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Do Visas Kill? Health Effects of African Health Professional Emigration

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  • Michael Clemens

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Abstract

The emigration of highly skilled workers can in theory lower social welfare in the migrant-sending country. If such workers produce a good whose consumption conveys a positive externality—such as nurses and doctors in a very poor country—the loss can be greater, and welfare can even decline globally. Policies to impede emigration thus have the potential to raise sending-country and global welfare. This study uses a new database of health worker emigration from Africa to test whether exogenous decreases in emigration raise the number of domestic health professionals, increase the mass availability of basic primary care, or improve a range of public health outcomes. It identifies the effect through two separate natural quasi-experiments arising from the colonial division of the African continent. These produce exogenous changes in emigration comparable to those that would result from different immigration policies in principal receiving countries. The results suggest that Africa's generally low staffing levels and poor public health conditions are the result of factors entirely unrelated to international movements of health professionals. A simple model proposes that such results would be explained by segmentation of health workforce labor markets in the sending countries. The results further suggest that emigration has caused a greater production of health workers in Africa.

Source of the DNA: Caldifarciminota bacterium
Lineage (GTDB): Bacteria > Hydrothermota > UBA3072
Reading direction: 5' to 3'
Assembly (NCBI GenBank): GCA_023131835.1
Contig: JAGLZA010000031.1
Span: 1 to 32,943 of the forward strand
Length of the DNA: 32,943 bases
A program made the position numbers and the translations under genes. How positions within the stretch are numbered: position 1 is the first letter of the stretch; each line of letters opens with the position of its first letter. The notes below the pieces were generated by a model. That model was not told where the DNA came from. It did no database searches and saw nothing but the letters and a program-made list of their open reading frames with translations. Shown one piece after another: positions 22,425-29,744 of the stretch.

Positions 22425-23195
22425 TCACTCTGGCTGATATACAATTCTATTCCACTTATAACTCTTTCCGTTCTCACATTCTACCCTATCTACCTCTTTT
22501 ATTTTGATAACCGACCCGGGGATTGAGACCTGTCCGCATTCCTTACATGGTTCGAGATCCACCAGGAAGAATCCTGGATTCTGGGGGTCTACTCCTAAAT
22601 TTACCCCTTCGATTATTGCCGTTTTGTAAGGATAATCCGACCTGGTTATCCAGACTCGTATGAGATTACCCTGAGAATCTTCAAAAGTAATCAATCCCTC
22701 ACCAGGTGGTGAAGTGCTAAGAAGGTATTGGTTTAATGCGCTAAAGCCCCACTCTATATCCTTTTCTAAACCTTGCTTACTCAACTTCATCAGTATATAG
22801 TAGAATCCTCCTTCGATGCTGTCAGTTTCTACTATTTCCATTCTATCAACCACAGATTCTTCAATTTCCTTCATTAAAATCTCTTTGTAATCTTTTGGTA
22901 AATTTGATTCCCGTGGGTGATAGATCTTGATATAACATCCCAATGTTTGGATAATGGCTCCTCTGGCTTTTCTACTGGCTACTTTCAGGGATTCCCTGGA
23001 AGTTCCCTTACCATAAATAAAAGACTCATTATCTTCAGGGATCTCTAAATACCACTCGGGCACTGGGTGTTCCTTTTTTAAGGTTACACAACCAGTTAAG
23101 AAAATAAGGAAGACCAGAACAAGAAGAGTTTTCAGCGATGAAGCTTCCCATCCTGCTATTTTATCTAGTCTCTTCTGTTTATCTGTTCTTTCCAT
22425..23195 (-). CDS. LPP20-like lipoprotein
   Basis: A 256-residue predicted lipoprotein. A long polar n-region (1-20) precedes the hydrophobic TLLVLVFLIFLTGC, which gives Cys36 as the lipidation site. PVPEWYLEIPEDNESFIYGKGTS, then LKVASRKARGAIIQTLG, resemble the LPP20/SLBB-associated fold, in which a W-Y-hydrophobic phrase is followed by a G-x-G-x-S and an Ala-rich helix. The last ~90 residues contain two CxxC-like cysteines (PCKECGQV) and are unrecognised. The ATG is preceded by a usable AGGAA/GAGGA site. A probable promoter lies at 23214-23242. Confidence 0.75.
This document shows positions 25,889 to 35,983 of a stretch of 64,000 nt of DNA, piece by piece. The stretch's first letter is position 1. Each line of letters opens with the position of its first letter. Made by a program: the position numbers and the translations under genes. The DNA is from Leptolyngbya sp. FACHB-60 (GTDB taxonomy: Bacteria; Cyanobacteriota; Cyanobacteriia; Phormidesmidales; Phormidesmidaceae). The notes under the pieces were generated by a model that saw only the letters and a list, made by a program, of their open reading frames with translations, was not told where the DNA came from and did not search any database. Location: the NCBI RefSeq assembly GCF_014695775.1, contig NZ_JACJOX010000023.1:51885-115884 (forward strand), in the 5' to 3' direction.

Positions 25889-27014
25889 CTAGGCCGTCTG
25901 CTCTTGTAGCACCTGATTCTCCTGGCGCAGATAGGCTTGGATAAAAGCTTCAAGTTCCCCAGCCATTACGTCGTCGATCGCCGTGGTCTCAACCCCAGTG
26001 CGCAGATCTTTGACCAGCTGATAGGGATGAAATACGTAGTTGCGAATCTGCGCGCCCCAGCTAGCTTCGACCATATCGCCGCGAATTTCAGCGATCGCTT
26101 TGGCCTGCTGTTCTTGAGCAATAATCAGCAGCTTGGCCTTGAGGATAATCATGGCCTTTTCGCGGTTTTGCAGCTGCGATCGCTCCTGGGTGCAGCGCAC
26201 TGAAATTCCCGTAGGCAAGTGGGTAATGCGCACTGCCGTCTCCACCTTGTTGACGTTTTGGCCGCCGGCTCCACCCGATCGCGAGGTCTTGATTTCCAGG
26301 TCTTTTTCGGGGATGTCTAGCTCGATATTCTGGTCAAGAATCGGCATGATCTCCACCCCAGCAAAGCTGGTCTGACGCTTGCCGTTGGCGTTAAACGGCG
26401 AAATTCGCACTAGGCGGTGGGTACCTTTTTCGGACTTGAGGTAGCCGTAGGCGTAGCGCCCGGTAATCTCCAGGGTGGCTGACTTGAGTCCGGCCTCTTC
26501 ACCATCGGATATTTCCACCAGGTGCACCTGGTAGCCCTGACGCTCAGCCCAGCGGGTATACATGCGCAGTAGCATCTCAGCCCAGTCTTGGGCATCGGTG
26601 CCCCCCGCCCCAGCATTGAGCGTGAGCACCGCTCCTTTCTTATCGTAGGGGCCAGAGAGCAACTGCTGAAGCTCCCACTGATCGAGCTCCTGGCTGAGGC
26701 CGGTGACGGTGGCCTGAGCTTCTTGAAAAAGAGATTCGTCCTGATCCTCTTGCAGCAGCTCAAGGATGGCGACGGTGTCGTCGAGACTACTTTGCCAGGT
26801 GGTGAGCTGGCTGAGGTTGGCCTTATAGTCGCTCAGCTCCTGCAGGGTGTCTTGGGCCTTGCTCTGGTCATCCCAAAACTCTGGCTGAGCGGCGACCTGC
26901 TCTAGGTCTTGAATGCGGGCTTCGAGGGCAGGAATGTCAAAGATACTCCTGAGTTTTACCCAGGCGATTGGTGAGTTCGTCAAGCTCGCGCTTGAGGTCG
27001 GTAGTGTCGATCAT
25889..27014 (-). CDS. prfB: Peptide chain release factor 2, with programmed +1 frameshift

Suggested Citation

  • Michael Clemens, 2007. "Do Visas Kill? Health Effects of African Health Professional Emigration," Working Papers 114, Center for Global Development.
  • Handle: RePEc:cgd:wpaper:114
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    File URL: http://www.cgdev.org/content/publications/detail/13123
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    Cited by:

    1. Ha, Wei & Yi, Junjian & Zhang, Junsen, 2016. "Brain drain, brain gain, and economic growth in China," China Economic Review, Elsevier, vol. 38(C), pages 322-337.
    2. Yaw Nyarko, 2014. "The Returns to the Brain Drain and Brain Circulation in Sub-Saharan Africa: Some Computations Using Data from Ghana," NBER Chapters,in: African Successes, Volume II: Human Capital, pages 305-345 National Bureau of Economic Research, Inc.
    3. John Gibson & David McKenzie, 2011. "Eight Questions about Brain Drain," Journal of Economic Perspectives, American Economic Association, vol. 25(3), pages 107-128, Summer.
    4. Pavel Yakovlev & Tanner Steinkopf, 2014. "Can Economic Freedom Cure Medical Brain Drain?," Journal of Private Enterprise, The Association of Private Enterprise Education, vol. 29(Fall 2014), pages 97-117.
    5. Hanson, Gordon H. & Xiang, Chong, 2013. "Exporting Christianity: Governance and doctrine in the globalization of US denominations," Journal of International Economics, Elsevier, vol. 91(2), pages 301-320.
    6. Michael Clemens, 2010. "A Labor Mobility Agenda for Development," Working Papers 201, Center for Global Development.